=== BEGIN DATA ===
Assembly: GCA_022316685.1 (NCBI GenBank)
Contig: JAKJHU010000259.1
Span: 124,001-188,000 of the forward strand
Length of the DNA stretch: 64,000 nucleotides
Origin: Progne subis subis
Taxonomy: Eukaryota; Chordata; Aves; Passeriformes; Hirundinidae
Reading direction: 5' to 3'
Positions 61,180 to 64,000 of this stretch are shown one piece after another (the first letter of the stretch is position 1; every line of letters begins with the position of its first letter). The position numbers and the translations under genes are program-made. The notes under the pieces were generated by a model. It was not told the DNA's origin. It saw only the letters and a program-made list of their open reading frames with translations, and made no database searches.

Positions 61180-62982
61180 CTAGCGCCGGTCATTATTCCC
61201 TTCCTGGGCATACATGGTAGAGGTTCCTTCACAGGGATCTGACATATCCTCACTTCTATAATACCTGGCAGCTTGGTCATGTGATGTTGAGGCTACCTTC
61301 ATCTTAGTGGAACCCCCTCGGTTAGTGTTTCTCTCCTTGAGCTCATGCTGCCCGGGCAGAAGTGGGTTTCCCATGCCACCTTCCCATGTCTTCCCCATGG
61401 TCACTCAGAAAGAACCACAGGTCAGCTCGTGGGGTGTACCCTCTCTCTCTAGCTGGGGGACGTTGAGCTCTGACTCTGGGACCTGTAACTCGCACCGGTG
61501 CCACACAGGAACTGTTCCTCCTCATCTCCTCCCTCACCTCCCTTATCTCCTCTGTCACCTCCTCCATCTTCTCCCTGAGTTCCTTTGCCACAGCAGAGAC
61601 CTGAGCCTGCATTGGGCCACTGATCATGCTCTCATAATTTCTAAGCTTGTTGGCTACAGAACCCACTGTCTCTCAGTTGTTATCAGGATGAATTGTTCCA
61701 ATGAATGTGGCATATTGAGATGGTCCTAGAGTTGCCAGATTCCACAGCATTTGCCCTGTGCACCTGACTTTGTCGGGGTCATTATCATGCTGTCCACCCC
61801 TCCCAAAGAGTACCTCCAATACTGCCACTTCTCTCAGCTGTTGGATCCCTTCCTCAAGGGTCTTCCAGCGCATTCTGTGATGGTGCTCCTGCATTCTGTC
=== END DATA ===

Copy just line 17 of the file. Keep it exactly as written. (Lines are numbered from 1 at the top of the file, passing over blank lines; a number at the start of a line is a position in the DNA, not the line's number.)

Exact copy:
61801 TCCCAAAGAGTACCTCCAATACTGCCACTTCTCTCAGCTGTTGGATCCCTTCCTCAAGGGTCTTCCAGCGCATTCTGTGATGGTGCTCCTGCATTCTGTC